Think you had a tough year? How about Brian Roberts?

There is never a shortage of goofy injuries in baseball, the kind that make you shake your head and think: He hurt himself doing what?

Padres pitcher Mat Latos landed on the disabled list when he strained his side holding back a sneeze.

Ex-Braves pitcher John Smoltz burned his chest while ironing a shirt — that he happened to be wearing.

Ex-Orioles hurler Adam Eaton stabbed himself in the gut with a paring knife trying to open a CD when he was with the Padres.

And in what might be the goofiest injury of all time, ex-O's outfielder Marty Cordova fell asleep in a tanning bed, burned his face and missed a game after a doctor ordered him to stay out of the sunlight.

Which brings us to Brian Roberts, who this week copped to something that should make the Goofy Injury Hall of Fame.

That's because the Orioles' second baseman admitted he missed the last six days of the season with a concussion suffered when he struck out and — here comes the good part — whacked himself on the batting helmet with his bat.

"It's a lesson to myself, a lesson to the kids to not do that, no matter how frustrated you are," an embarrassed-looking Roberts said.

A lesson to the kids? I don't know, Brian. I'm guessing even a fourth-grader knows that smacking your head with a bat is a bad idea.

Roberts said he wasn't sure his headaches and lightheadedness were caused by his self-inflicted punishment. But he said it was the only thing he could think of because his symptoms developed the following morning.

Let's see … you smack your head with a 34-oz. Louisville Slugger and pretty soon it begins to hurt. Yeah, even without a medical degree, I'd say the two were related.

I'll tell you this: Roberts is a braver man than I am. Because if I hurt my head doing something goofy like that, there is no way I'd admit it.

Are you kidding? I'd make up some story about fighting off an armed intruder. Or taking on a bunch of bikers in a street fight.

I don't think I could stand in front of a room full of reporters and say: "Yep, beat myself over the head with a bat. Now I'll be happy to take your questions …"

If you're wondering how hard you have to whack yourself over the head with a bat to cause a concussion, the answer is: pretty darn hard.

Especially if you're wearing a batting helmet.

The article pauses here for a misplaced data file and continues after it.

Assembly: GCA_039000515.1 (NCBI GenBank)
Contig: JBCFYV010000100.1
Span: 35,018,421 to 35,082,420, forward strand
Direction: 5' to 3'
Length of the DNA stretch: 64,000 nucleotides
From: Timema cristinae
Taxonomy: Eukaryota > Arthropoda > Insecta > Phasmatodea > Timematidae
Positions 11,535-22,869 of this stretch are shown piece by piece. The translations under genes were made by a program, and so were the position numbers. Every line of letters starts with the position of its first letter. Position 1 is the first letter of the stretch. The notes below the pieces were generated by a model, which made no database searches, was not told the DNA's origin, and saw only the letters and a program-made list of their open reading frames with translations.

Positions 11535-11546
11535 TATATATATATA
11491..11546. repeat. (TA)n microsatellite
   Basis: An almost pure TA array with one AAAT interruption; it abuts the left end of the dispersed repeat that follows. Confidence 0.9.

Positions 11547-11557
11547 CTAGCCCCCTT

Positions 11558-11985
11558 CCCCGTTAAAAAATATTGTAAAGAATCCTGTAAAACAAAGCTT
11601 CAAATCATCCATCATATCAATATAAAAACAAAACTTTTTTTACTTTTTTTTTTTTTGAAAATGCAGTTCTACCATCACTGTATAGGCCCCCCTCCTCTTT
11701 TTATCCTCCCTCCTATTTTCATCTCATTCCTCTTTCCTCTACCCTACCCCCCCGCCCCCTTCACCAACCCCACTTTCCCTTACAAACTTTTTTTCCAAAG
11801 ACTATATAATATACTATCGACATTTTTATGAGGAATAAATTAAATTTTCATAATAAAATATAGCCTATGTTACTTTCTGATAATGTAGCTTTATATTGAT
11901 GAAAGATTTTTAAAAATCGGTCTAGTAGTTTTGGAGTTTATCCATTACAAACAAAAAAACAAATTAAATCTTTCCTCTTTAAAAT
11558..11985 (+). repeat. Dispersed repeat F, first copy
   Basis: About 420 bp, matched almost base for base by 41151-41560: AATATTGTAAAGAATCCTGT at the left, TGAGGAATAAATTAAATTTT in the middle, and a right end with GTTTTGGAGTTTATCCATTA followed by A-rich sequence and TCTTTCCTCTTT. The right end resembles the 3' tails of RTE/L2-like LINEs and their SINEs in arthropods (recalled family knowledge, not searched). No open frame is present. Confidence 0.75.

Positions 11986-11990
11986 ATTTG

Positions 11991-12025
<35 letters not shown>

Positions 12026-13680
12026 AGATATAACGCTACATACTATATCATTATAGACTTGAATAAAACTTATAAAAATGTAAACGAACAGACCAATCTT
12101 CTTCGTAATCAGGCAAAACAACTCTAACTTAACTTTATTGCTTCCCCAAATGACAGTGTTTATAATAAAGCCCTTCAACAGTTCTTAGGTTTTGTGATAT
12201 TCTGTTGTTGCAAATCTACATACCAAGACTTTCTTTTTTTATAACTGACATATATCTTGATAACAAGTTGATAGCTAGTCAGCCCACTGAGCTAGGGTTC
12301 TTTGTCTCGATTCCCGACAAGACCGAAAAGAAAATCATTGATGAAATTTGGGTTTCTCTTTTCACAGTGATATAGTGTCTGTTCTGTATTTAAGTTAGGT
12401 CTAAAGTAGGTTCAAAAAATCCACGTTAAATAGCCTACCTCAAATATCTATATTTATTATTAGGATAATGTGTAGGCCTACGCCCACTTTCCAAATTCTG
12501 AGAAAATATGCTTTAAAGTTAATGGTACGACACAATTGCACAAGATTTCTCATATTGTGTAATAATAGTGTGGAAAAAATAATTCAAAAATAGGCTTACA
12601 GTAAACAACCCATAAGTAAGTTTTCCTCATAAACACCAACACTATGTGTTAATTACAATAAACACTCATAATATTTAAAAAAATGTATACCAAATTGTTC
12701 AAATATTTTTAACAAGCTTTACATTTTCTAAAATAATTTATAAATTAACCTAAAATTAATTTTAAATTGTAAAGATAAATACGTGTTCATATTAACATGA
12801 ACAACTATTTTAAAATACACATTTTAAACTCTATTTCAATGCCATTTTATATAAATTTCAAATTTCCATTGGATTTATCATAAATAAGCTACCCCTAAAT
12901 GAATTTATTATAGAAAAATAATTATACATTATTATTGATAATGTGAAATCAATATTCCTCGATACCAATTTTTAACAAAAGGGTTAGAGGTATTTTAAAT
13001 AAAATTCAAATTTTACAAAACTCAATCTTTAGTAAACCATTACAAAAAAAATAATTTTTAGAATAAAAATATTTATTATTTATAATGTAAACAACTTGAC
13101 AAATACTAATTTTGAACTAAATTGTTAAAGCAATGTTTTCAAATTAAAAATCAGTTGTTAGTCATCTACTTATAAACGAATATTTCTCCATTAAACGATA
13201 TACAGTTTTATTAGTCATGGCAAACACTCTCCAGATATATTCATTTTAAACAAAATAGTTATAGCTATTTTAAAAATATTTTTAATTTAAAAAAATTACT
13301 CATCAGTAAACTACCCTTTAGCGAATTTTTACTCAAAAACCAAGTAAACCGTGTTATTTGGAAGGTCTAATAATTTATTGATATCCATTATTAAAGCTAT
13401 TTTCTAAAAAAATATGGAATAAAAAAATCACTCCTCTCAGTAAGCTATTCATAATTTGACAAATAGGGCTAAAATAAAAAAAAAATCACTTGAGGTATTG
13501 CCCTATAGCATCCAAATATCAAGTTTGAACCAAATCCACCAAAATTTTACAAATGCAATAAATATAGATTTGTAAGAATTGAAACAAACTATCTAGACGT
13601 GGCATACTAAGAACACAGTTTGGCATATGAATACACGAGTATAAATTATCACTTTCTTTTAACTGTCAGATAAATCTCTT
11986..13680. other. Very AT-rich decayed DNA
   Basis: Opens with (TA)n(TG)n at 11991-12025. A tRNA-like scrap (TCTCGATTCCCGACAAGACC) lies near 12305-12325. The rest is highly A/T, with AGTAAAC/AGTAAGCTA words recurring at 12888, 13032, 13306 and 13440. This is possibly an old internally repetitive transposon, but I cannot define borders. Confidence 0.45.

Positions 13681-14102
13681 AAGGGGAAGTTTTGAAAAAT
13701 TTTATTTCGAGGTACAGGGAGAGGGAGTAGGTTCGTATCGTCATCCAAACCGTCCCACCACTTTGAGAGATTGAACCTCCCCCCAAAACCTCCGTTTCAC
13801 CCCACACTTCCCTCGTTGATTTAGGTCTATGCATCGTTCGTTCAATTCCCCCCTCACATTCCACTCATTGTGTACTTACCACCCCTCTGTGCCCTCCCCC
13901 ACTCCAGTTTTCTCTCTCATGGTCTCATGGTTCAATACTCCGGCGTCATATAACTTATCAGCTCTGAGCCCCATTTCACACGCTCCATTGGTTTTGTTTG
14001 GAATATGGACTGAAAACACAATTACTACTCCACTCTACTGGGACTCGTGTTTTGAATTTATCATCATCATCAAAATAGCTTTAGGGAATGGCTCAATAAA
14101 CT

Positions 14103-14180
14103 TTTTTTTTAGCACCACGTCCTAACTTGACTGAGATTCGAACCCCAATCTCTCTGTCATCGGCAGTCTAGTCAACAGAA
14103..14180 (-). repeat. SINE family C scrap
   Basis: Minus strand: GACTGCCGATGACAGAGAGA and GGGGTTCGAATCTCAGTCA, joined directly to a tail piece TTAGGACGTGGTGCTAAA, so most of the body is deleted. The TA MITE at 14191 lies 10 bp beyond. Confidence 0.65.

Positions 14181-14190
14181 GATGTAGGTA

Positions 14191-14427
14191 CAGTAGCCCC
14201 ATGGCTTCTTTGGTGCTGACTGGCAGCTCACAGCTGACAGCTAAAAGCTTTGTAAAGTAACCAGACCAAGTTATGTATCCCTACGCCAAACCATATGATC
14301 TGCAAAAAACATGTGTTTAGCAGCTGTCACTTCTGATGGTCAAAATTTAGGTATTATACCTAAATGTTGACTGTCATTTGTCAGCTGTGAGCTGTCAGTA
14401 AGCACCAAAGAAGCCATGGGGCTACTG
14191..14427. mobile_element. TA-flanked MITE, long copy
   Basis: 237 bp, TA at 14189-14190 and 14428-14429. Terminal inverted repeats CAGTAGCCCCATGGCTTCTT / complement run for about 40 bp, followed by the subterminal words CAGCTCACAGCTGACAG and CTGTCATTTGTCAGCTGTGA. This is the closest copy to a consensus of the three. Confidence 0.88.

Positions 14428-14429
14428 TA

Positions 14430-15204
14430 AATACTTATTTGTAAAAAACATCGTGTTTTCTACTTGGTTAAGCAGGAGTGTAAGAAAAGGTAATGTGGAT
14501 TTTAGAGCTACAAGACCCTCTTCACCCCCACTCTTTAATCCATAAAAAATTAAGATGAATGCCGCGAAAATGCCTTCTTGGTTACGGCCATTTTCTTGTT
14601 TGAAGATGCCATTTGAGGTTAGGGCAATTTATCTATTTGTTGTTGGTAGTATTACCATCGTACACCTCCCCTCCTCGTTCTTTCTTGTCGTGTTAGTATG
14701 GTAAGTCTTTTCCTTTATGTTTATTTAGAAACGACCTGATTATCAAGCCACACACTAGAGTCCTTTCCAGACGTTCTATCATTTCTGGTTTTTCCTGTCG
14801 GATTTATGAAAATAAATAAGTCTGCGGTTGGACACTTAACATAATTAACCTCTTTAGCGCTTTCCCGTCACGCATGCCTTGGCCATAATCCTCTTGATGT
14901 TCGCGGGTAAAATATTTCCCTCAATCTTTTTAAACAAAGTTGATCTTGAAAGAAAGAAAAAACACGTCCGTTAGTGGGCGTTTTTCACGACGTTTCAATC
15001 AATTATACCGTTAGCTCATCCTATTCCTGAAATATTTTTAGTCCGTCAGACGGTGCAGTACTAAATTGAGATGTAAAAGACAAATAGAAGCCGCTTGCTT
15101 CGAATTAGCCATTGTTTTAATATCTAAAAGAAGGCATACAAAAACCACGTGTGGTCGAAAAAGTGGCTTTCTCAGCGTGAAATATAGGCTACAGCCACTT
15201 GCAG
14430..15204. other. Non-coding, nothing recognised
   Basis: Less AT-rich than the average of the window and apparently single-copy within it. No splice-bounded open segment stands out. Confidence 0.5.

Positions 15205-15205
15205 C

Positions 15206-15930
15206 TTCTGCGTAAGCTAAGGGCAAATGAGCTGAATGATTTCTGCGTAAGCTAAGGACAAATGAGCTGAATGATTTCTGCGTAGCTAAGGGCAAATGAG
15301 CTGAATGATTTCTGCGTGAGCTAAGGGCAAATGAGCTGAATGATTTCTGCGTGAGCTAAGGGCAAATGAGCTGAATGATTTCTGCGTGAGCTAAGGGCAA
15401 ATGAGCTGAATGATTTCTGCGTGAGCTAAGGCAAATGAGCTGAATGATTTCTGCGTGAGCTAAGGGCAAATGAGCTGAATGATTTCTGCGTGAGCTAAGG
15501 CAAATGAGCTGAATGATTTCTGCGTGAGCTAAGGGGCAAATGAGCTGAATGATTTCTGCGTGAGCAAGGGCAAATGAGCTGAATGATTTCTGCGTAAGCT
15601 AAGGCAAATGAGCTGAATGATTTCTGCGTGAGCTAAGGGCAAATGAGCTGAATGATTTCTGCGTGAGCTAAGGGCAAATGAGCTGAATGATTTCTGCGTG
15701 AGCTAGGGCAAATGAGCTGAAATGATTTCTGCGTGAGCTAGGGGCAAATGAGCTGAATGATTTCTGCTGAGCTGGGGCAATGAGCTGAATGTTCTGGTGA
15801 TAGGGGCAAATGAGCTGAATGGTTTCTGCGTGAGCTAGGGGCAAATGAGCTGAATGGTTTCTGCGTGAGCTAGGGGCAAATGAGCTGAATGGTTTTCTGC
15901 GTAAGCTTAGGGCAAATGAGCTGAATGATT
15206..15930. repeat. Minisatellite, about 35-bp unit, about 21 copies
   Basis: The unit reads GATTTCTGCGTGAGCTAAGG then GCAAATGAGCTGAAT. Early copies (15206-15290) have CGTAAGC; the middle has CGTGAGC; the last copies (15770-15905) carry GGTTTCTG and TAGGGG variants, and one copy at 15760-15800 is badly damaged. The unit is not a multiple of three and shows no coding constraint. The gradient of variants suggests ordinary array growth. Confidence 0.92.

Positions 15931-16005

"He must've hit himself pretty good," said John Weingart, a neurosurgeon at The Johns Hopkins Hospital, when I called Wednesday.

Weingart hadn't heard about Roberts' injury, and he was kind enough not to crack up laughing as I explained what the second baseman had done to himself.

But when I asked Weingart if there was any way to measure the blow needed to cause a concussion — was Roberts whacking himself over the head like a man driving a tent peg into hardpan? — he demured.

"There's no absolute force that you have to use in order to cause a concussion," he said. "… It'll vary from person to person."

Oh. Bummer.

So Roberts ended his season on another down note — this after he'd missed most of the first half with a herniated disk in his back.

And the word is that neither manager Buck Showalter nor Roberts' teammates were thrilled to see their second baseman out of the lineup with such a silly injury.

But the good news is that the Orioles said Wednesday that Roberts' CT scan came back negative, meaning there was no evidence of anything else that would cause the headaches and dizziness.

Instead, he joins a select fraternity of ballplayers sidelined with some of the whackiest injuries in sports.

He joins Mariners infielder/outfielder Russell Branyan, who cut and bruised his toe when he overturned a coffee table while trying to close the curtains in his hotel room.

He joins Mets pitcher Mike Pelfrey, who missed a start with a stiff neck after falling asleep during a plane flight.

And he joins Hall of Fame infielder Wade Boggs, who missed a week's playing time with the Red Sox when he lost his balance putting on his cowboy boots and fell onto a couch.

The few, the proud, the klutzy.

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